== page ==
While you check Goethe’s Erlkönig for clues, there are some points of interest to discuss. The first is the presence of an external narrator. A woman who tells a story in which she is not personally involved. And that in consequence is told from an outsider’s point of view. We haven’t seen that before. And because a poem in this class does not contain a syllable more than necessary, her two stanzas make her a vital part of her own words.
The more because Dorchen leaves seven syllables out, that feature in the 1815 Schubert song, which took its text from the newly published Goethe-edition. This difference accounts for seven of eight ‘e’s between brackets. The one from the printed editions that is ignored by both Schröter and Schubert, is the one in ‘düster(en) Ort’. This one happens to devide the text roughly on its golden section in both numbers of words (‘Vater’) and numbers of lines (‘wiegen und tanzen’). This golden section line is placed exactly on the golden section of the eight deleted ‘e’s. And if deleted itself, it rather amazingly places ‘Vater’ on the golden section between soll(en) and düster(en) as well. From which follows that the actual golden section of this sequence is on ‘singen’. Which makes sense in a ballad.
We therefore have to take into account that Dorchen lives in a society where elves are as real as country life. As a result her opening line is not quite the neutral observation that it seems to be : what fool dares to brave the wild by night? A question of which the immediate answer spells disaster even before the story gets on its way : if the realm of elves is by night no place for adults, it is certainly no place for children. The second couplet of the opening stanza indeed points at some clear and present danger. As it should, because the night is a metaphor of death. Late autumn is another strong metaphor along the same line, because it announces the end to be near. A message that Goethe’s ballad audibly communicates in the gale induced whispers of fallen leaves. Meaning that the son’s fate is sealed by the time Dorchen has got halfway her narrative.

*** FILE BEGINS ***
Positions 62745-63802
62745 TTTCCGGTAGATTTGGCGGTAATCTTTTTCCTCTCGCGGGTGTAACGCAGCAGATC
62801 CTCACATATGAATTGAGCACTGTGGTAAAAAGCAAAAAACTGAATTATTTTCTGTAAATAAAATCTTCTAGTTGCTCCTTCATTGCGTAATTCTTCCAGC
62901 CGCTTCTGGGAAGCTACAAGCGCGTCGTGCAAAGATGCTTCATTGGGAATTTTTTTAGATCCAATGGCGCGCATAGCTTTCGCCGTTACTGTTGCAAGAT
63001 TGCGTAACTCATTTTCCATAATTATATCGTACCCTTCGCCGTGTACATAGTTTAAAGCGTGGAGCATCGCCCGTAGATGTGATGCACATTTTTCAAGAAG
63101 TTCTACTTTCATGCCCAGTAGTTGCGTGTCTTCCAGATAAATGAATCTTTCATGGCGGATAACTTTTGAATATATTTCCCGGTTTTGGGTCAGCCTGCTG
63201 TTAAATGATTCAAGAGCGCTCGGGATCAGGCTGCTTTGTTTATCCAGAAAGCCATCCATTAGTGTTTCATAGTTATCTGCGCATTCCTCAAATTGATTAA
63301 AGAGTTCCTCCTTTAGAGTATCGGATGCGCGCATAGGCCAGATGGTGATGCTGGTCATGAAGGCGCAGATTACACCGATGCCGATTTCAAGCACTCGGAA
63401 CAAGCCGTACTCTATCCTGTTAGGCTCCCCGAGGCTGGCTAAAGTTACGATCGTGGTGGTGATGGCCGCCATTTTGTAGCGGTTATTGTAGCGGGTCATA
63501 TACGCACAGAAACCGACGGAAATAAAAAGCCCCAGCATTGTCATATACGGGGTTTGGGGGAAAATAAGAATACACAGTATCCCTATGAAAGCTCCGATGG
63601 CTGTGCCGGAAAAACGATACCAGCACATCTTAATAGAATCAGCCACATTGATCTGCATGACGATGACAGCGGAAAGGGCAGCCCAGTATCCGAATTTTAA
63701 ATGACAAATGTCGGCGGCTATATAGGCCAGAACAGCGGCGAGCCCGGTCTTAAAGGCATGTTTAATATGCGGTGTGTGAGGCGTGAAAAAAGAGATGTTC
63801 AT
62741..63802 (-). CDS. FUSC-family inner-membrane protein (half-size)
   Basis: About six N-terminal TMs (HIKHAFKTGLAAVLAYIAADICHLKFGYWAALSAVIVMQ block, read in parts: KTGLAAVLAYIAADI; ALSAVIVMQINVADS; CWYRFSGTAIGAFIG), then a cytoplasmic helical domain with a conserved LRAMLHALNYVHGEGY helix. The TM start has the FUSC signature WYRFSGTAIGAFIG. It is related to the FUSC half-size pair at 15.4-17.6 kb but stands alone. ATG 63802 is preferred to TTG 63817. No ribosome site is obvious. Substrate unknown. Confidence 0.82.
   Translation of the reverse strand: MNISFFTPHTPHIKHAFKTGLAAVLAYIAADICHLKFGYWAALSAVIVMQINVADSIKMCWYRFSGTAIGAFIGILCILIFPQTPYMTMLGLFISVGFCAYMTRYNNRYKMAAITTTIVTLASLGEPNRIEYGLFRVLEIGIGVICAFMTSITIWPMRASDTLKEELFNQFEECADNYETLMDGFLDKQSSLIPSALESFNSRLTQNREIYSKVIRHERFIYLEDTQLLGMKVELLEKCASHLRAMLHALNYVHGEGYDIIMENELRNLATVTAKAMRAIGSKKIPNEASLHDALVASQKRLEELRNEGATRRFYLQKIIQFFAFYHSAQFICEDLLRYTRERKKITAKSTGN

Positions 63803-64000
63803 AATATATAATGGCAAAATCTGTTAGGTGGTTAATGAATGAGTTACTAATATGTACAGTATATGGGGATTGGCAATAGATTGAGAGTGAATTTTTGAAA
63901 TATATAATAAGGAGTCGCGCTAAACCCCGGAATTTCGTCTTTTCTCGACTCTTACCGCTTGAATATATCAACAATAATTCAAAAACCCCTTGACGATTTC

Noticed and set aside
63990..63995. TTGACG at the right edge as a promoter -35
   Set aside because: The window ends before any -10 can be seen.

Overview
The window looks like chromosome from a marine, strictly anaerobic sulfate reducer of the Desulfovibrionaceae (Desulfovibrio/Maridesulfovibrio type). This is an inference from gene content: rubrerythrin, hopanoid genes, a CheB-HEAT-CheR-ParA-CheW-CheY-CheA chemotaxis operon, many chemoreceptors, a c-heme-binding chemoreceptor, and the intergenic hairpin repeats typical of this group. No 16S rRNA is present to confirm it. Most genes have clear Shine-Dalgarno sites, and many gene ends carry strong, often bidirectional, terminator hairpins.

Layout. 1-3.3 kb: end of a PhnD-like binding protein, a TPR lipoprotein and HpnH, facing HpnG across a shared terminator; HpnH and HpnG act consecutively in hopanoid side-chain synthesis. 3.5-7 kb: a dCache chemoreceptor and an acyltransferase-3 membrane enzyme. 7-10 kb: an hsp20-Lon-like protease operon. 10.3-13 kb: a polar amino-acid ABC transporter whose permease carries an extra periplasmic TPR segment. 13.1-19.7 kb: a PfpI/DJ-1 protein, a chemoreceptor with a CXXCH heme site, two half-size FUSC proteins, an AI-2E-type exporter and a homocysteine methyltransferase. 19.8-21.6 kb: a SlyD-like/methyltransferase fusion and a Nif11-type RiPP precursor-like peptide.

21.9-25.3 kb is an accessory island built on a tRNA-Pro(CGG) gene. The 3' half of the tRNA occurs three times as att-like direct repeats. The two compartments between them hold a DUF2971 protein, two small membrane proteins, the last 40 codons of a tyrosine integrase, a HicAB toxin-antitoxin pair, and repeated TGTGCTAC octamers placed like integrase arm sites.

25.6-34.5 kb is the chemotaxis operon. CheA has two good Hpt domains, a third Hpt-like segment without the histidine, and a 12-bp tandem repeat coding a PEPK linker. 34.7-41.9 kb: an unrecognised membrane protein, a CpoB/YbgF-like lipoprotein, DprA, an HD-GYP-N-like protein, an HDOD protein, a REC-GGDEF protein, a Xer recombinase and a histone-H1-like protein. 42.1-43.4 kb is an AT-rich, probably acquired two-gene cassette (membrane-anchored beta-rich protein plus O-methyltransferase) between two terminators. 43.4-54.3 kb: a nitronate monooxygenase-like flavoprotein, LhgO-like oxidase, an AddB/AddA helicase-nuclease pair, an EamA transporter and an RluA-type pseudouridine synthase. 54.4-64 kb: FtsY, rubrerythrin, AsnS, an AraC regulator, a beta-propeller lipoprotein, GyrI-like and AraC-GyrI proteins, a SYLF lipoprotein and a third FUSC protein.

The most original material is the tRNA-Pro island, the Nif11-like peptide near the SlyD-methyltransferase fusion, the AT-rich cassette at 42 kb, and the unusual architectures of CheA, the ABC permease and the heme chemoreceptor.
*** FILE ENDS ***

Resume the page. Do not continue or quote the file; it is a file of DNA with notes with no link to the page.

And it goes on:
Unavoidable fate is a basic feature of classical tragedy. And when combined with dialogue, classical tragedy is staged as classical drama.
Classical tragedy traditionally is a story of a hero (or heroine) who experiences a reversal of fortune set in motion by the gods as a result of hubris.
We therefore check for the three unities, while checking for hero, hubris, and the hero’s classification.
Hubris is excess of self-esteem. Pride in most cases, but this time self-confidence is more likely.
Icarus class : the hero(ine) whose hubris brings him-/herself down .
Daedalus class : the hero(ine) whose hubris brings somebody else down.
And in consequence decide that this ballad has by definition to end with a non-metaphorical demise. This, of course, does not allow the presence of ‘Oh’s, but, on the other hand, the presence of supernatural beings is now recognized as obligate to provide for some punishing force to bring death. And when night and nature conspire to lay the boy low together, night’s and nature’s hidden people (i.e. elves) have their part to play. The boy therefore can’t be hallucinating. In consequence the ballad has to rule out that he does, if only to tell a consistent story. When it comes to that, Goethe is a craftsman who may cleverly suggest a fever in order to keep things ambiguous, but who never uses this fever to explain the Appearance away. Rather to the contrary, as those amongst you who did not skip the basic wordsubstitution, must have noticed. Like you must have noticed the perfect playing with rhythm, and the equally perfect positioning of dialogue lines.
No, this does not mean that the rhythm itself is perfect. The setting by Loewe, for instance, moves at one point audibly out of step. And in order to preserve balance Dorchen has to adjust :
Der Vater dem grauset’s, er reitet geschwind,
Er hält in den Armen das ächzend’ Kind.
Confronted with the same problem, Schubert corrects Goethe’s slip-up by a later, and better considered, reaction :
Dem Vater grauset’s, er reitet geschwind,
Er hält in Armen das ächzende Kind.
If you have noticed the anomaly as well, you even may decide that the ballad’s context as a prelude to Dorchen’s scheme proves significant after all. And elves are indeed rather ambiguous in the threat they constitute to mortals.
Thanks to Goethe’s clever wordplay, the ballad apparently features a boy who is not exactly in danger of life. Yet, the same boy falls at the same time victim to a classical tragedy. Which definitely rules out physical survival. The result of this survey may therefore be perceived as somewhat confusing. Yet, this is what an author refers to when talking about ‘writing in layers’ : the art of telling different stories by a single text. We already have noticed the feature in Come away, Death and Let down the Bars. Which makes a score of three out of four poems that are linked by the word ‘death’. When it comes to writing in layers, this looks like a random selection. And seems to indicate a fairly common practise. The more because Dido’s lament, as the exception, is rather suggestive as well on the exact nature of her dying scene. At which observation the five discussed samples of poetry have prepared you sufficiently to deal with the nemesis of literary criticism :
the turn of the screw
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